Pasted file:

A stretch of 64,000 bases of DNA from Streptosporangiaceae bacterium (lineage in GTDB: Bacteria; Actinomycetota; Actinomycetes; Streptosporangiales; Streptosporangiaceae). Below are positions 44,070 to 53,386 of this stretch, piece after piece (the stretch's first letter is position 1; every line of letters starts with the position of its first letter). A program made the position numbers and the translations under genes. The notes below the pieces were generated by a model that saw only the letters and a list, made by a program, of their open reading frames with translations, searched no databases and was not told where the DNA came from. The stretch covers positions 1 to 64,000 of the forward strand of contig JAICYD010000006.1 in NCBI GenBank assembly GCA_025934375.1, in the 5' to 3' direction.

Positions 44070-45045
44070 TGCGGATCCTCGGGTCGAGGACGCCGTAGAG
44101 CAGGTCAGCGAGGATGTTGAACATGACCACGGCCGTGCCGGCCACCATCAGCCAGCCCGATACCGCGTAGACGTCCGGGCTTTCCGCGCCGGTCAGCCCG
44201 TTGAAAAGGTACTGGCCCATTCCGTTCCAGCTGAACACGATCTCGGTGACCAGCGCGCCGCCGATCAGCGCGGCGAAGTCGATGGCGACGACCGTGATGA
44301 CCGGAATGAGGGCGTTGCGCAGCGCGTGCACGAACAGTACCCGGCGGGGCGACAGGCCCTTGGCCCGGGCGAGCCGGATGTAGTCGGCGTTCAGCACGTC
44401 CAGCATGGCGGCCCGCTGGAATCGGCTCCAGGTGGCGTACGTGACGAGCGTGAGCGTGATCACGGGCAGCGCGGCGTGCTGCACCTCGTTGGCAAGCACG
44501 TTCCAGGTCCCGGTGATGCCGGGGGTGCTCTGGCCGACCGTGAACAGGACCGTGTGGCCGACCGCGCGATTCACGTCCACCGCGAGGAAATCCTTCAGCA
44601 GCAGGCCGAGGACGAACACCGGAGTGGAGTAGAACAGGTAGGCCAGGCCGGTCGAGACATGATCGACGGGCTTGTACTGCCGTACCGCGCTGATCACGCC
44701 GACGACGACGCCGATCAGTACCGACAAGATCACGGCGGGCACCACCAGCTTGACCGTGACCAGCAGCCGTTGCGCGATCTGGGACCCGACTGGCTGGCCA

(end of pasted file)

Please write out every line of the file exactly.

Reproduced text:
A stretch of 64,000 bases of DNA from Streptosporangiaceae bacterium (lineage in GTDB: Bacteria; Actinomycetota; Actinomycetes; Streptosporangiales; Streptosporangiaceae). Below are positions 44,070 to 53,386 of this stretch, piece after piece (the stretch's first letter is position 1; every line of letters starts with the position of its first letter). A program made the position numbers and the translations under genes. The notes below the pieces were generated by a model that saw only the letters and a list, made by a program, of their open reading frames with translations, searched no databases and was not told where the DNA came from. The stretch covers positions 1 to 64,000 of the forward strand of contig JAICYD010000006.1 in NCBI GenBank assembly GCA_025934375.1, in the 5' to 3' direction.

Positions 44070-45045
44070 TGCGGATCCTCGGGTCGAGGACGCCGTAGAG
44101 CAGGTCAGCGAGGATGTTGAACATGACCACGGCCGTGCCGGCCACCATCAGCCAGCCCGATACCGCGTAGACGTCCGGGCTTTCCGCGCCGGTCAGCCCG
44201 TTGAAAAGGTACTGGCCCATTCCGTTCCAGCTGAACACGATCTCGGTGACCAGCGCGCCGCCGATCAGCGCGGCGAAGTCGATGGCGACGACCGTGATGA
44301 CCGGAATGAGGGCGTTGCGCAGCGCGTGCACGAACAGTACCCGGCGGGGCGACAGGCCCTTGGCCCGGGCGAGCCGGATGTAGTCGGCGTTCAGCACGTC
44401 CAGCATGGCGGCCCGCTGGAATCGGCTCCAGGTGGCGTACGTGACGAGCGTGAGCGTGATCACGGGCAGCGCGGCGTGCTGCACCTCGTTGGCAAGCACG
44501 TTCCAGGTCCCGGTGATGCCGGGGGTGCTCTGGCCGACCGTGAACAGGACCGTGTGGCCGACCGCGCGATTCACGTCCACCGCGAGGAAATCCTTCAGCA
44601 GCAGGCCGAGGACGAACACCGGAGTGGAGTAGAACAGGTAGGCCAGGCCGGTCGAGACATGATCGACGGGCTTGTACTGCCGTACCGCGCTGATCACGCC
44701 GACGACGACGCCGATCAGTACCGACAAGATCACGGCGGGCACCACCAGCTTGACCGTGACCAGCAGCCGTTGCGCGATCTGGGACCCGACTGGCTGGCCA